NEWPORT CITY – During Monday's City Council meeting, officials from the Agency of Transportation presented the framework for what exactly will happen during the reconstruction of the Long Bridge.
The council also approved lifting the noise ordinance while the state paves US Route 5 from the Airport Road to Coventry Street so that crews may pave at night to reduce traffic tie-ups. Part of the paving project includes roads intended for the detoured traffic blocked from using the Long Bridge.
The bridge reconstruction has been in the works for 15 years, Project Manager Carolyn Carlson said. Construction will begin sometime in early 2012. The project will finish in 2013. Carlson estimated the cost of the project to be $6.5 million.
“It’s not a cheap project,” she said. “It’s a fairly large project. There’s a lot of stuff going into this structure.”
There may not be a lot of work for contractors next year, so bids may come in lower, which would reduce the cost, Carlson said.
The state restricts when construction crews can be in the water. According to Carlson, the contractor can work in the water between December and March and then from late May to October.
Originally, the city was going to take care of the traffic detour signs, but after talking to City Manager John Ward, the state agreed to take care of them. Carlson said she realizes the detour will create some traffic problems during the paving project.
Ward said there is some concern that traffic won’t be able to get to Bond Auto and Poulin Grain. Carlson assured the council that the contractor has to allow access to businesses, but at times access will be an issue.
“We know it will be an inconvenience, it will be a struggle, but I think if we all work together, once we have a contractor on board, the drive and parking should work out,” said Carlson. “That’s the best I can do. There’s just limited space.”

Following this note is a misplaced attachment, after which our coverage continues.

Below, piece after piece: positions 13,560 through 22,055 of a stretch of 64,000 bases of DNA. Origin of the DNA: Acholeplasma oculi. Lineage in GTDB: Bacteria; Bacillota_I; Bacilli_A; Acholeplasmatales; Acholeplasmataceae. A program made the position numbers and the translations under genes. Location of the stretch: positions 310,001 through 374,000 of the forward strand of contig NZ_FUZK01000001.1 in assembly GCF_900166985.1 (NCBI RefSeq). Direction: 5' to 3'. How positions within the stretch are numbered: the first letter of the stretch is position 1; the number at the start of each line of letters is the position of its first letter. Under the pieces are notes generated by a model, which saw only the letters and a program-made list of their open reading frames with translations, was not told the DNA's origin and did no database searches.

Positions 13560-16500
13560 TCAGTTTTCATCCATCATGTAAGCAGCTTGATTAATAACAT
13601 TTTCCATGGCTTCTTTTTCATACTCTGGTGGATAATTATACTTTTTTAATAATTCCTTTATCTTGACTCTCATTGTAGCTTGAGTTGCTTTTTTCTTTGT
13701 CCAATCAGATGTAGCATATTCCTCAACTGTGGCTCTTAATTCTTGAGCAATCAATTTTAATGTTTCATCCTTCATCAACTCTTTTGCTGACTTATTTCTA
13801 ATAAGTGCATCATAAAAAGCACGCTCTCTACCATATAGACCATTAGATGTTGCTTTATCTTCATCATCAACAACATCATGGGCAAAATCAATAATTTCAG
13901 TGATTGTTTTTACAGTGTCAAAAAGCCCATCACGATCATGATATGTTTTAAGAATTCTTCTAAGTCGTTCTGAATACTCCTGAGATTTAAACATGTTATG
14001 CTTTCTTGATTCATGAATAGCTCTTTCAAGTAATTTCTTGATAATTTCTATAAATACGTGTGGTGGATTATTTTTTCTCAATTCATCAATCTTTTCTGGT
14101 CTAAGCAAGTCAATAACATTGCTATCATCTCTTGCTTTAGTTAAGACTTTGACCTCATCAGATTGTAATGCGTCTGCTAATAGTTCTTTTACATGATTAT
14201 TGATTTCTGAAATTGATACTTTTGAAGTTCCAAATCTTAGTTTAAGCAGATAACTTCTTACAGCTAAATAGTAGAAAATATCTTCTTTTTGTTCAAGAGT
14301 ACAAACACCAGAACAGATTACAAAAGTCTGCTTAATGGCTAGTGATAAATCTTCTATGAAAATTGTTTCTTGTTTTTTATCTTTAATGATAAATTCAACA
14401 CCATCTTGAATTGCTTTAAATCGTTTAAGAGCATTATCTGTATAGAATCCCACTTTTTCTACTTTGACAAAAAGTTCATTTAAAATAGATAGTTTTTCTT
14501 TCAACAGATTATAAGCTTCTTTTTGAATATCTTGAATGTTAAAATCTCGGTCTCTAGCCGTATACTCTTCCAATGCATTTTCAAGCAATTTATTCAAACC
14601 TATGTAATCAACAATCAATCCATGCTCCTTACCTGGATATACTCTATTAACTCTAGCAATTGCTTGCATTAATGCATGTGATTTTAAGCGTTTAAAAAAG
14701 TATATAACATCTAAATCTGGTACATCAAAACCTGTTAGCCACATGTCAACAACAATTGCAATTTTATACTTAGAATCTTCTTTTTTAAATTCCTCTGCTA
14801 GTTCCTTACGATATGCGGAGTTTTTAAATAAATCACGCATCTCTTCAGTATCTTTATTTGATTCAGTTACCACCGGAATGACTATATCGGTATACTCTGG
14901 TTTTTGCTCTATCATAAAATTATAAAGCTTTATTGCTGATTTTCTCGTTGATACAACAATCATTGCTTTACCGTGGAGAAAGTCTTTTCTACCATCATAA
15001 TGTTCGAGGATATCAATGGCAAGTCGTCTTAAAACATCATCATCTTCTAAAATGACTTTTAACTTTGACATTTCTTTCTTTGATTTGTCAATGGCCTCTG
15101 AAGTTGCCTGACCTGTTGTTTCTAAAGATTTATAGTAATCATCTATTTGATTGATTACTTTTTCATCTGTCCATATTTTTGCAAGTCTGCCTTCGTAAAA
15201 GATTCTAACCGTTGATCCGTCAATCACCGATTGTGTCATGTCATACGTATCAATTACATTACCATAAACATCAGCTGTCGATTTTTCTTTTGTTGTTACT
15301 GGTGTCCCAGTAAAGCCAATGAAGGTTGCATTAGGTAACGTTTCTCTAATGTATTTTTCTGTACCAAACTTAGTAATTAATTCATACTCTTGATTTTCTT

Ward the city won’t be able to solve the traffic problems that sometimes occur, especially on Friday nights. However, Carlson said people would figure other ways to get to Newport. For example, instead of taking Interstate-91, drivers could take the back roads.
Carlson’s response did not please Brian McNeal who lives on Mount Vernon Street. He said the city would not pay for his gas or time for him to make his way around the construction area.
“They don’t care about the taxpayers in this town,” said McNeal, who added that many of the Mount Vernon residents pay some of the highest tax rates.
Trish Sears, executive director of the Newport Renaissance Corporation, questioned if there would be signs on Coventry Street alerting traffic, particularly trucks, that the bridge is closed.
Carlson said it doesn’t matter if truck drivers know the bridge is closed because they aren’t supposed to use the Long Bridge.
“There shouldn’t be much of anything on that bridge,” said Carlson, who acknowledged that she is aware that trucks from Poulin Grain do use it. But, according to Sears, they aren’t the only truck drivers that use it.
“They’re not obeying the rules. That’s where Newport City is supposed to have their police officers stopping them,” Carlson said.
Carlson estimated the bridge would last about 200 years, which pleased Mayor Paul Monette who said, “Good! I’ll be long gone.” However, Carlson warned that the only way it will last that long is if the city maintains it; this includes washing away road salt in the spring.
Carlson said the existing bridge was built in the mid to late 1940s. “It hasn’t lived as long as some of our other bridges have, but there are other issues there. When all is said and done, you will have a beautiful bridge. It will make the Causeway Bridge look pretty ugly.”